Cal saw the confusion and helplessness on Aron’s face and felt his power, and it made him glad. He could outthink and outplan his brother. He was beginning to think he could do the same thing to his father. 

After Adam learns of Charles’s death in Chapter 30, Section 1, Cal speculates that his father will want to speak with Lee privately and vows to eavesdrop on their conversation. To prevent Aron from tattling, he threatens to blackmail him, an act which highlights Cal’s manipulative nature. This quotation emphasizes the satisfaction he gets from making others suffer and highlights the similarities he has to his mother, Cathy. By creating this parallel, Steinbeck hints at Cal’s capacity for evil.

He dredged up an old hatred to test himself, and he found the hatred gone. He wanted to serve his father, to give him some great gift, to perform some huge good task in honor of his father. 

In Chapter 39, Section 1, Adam picks Cal up from jail after the police catch him at a gambling house. The exchange that occurs between them afterwards is full of humility and honesty, and this moment leads Cal to view his father with a new reverence. Despite the loneliness and neglect he once felt as a result of Adam’s behavior, Cal’s devotion to his father grows even stronger. His deep love and desire to honor Adam with a gift makes Cal particularly reminiscent of Cain.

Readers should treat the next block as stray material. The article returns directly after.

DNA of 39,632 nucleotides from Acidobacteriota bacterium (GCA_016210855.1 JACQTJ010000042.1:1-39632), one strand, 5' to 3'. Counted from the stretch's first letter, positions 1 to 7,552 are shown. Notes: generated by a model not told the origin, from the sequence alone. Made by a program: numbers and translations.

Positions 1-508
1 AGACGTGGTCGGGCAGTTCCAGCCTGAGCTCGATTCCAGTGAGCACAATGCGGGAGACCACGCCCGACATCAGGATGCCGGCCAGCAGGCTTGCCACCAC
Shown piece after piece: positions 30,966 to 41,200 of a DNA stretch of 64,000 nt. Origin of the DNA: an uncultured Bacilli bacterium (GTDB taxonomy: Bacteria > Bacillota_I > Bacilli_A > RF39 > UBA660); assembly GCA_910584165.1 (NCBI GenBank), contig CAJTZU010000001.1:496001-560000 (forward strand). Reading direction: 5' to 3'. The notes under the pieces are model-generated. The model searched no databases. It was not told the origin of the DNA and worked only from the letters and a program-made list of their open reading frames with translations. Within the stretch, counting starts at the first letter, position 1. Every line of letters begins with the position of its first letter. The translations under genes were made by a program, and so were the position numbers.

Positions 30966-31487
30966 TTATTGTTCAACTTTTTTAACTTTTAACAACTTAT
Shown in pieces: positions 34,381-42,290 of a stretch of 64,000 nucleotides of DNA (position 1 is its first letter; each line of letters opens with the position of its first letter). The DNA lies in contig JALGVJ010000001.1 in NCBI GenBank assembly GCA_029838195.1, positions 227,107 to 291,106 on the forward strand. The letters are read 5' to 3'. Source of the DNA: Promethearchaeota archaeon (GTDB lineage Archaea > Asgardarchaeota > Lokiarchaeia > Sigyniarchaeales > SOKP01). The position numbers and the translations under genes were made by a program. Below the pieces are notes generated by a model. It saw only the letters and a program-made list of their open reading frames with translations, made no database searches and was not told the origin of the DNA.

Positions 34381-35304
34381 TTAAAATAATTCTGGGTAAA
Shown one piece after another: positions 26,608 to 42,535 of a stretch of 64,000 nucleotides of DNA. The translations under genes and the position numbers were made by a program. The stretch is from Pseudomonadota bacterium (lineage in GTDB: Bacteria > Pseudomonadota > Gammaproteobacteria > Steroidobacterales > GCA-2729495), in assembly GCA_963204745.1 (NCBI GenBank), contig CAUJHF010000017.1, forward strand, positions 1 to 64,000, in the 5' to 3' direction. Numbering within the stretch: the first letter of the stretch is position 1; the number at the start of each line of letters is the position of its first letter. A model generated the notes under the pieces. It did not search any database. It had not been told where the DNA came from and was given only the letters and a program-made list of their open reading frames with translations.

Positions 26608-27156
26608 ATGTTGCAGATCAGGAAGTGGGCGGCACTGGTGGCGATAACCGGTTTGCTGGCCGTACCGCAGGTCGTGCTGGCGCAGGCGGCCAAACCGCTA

“I did it,” Cal cried. “I’m responsible for Aron’s death and for your sickness. I took him to Kate’s. I showed him his mother. That’s why he went away. I don’t want to do bad things—but I do them.” 

Cal’s confession to Adam in the novel’s final chapter highlights his desire to fight against the pull of evil. His decision to take Aron to meet Cathy was one rooted in anger and a desire for vengeance, but the guilt he feels in this moment suggests that he has not fully succumbed to his dark feelings. Instead, Cal exists in a morally ambiguous space between good and evil which offers him the opportunity to redeem himself. This confession is his first step toward redemption.